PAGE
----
Powdery mildew of sweet cherry (Prunus avium L.), which is
caused by Podosphaera clandestina (Wall.:Fr) Lev. (2), is a chronic
disease in irrigated orchards and nurseries of Washington (1, 2). The
disease is common on foliage (Fig. 1), which serve as sources of inoculum
for fruit infections (Fig. 2). In 1986, 1987, 1993, and 1995, rain showers
occurred in mid-June, resulting in high incidences of fruit infection.
Infection of fruit by P. clandestina can result in epidermal scarring
and mycelial growth on the fruit surface. Many Washington producers have
reported the rejection of entire crops destined for fresh-market sale due to
fruit infection by P. clandestina.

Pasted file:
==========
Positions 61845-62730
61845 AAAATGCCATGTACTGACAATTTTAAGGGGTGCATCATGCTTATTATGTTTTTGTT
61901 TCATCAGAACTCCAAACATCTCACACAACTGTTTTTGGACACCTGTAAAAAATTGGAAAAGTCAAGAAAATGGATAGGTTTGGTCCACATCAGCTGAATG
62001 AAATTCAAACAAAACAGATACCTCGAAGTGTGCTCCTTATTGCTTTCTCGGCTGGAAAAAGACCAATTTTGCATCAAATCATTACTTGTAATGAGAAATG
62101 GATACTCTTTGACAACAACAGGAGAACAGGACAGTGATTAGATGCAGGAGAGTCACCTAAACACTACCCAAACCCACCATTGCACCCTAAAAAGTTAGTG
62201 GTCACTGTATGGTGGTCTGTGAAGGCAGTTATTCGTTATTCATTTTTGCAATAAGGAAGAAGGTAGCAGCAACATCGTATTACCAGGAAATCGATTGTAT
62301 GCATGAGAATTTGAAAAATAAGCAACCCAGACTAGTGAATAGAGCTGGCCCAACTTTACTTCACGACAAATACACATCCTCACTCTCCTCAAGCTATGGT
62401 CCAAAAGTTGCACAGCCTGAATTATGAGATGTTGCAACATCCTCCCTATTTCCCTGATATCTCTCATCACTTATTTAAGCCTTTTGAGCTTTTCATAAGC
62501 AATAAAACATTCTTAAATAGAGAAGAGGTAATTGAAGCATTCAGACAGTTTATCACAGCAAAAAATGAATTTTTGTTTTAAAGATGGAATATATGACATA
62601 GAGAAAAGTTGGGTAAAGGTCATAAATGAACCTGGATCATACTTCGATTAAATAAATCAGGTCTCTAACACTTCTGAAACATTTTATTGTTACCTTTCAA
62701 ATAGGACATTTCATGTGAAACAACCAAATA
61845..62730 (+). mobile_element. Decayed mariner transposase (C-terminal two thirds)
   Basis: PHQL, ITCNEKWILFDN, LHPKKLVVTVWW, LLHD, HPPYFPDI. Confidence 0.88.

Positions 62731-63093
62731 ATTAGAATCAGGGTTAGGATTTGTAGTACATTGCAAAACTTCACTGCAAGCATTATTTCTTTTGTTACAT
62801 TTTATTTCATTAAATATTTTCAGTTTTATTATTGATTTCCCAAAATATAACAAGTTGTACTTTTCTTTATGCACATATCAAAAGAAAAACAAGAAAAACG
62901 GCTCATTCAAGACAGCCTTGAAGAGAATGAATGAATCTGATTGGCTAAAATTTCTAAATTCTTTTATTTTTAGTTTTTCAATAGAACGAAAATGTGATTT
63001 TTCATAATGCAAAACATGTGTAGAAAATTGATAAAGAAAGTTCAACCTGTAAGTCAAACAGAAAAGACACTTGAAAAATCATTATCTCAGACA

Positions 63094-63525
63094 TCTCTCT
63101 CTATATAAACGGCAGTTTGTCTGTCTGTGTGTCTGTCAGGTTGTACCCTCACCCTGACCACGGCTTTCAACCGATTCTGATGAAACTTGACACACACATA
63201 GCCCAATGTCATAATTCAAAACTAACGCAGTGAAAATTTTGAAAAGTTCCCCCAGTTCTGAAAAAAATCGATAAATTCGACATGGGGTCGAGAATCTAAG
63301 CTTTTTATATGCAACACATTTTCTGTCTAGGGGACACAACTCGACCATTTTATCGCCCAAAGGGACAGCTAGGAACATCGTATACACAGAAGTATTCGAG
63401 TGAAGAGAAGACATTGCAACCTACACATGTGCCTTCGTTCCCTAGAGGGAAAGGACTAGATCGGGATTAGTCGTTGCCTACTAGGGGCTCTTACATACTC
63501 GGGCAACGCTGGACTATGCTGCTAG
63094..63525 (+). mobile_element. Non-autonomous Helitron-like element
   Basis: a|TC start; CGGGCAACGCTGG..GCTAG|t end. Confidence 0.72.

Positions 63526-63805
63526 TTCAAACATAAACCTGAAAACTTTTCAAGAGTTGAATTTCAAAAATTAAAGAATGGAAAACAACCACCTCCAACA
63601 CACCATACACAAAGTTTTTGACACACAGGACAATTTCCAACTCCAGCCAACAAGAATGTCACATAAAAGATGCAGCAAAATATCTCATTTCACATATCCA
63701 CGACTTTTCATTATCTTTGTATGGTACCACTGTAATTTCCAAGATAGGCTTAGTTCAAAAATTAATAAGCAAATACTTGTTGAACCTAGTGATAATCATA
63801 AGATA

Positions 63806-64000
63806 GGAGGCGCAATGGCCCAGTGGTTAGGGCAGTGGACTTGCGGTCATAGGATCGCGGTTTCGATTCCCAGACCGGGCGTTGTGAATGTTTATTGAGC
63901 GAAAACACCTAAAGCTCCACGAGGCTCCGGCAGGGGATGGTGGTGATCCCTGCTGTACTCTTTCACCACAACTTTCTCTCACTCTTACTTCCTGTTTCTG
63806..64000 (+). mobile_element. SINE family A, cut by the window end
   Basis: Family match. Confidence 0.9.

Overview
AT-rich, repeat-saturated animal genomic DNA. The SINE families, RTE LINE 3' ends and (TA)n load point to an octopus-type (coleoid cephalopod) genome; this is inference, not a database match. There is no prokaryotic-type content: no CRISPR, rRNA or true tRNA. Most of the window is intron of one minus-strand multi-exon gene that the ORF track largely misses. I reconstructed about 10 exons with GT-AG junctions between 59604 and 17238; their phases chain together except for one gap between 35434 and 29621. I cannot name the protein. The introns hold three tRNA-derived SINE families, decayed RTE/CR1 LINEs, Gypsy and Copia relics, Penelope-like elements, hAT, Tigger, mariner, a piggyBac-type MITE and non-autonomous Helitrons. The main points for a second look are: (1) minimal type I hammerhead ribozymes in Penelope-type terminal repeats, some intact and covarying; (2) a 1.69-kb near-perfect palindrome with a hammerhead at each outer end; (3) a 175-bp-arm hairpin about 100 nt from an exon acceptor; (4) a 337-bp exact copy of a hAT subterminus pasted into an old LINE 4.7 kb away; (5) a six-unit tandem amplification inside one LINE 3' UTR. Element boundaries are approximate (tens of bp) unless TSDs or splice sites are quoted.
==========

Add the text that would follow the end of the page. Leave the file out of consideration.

P. clandestina survives as cleistothecia on the orchard floor, tree crotches, and bark crevices (2). Rains or impact sprinkler irrigation from April to early- or mid-May promote ascospore release and primary infection of foliage. Mildew colonies originating from these infections are usually few in number, inconspicuous, and generally appear in the orchard during late-April to mid-May. Secondary foliar infections, which are more obvious, occur over the next 6 to 8 weeks preceding harvest and persist after harvest. In the absence of spring rains, primary infection can become a site-specific process due to differing irrigation practices and timings. Primary infection requires thorough wetting of tree trunks and temperatures of > 10°C (2). Most Washington growers do not have on-site weather monitoring equipment capable of measuring temperature, rainfall, and leaf wetness, which makes identification of primary infection periods difficult. For these reasons, early season suppression of primary mildew colonies using multi-site mode-of-action fungicides may provide an alternate means of managing the disease.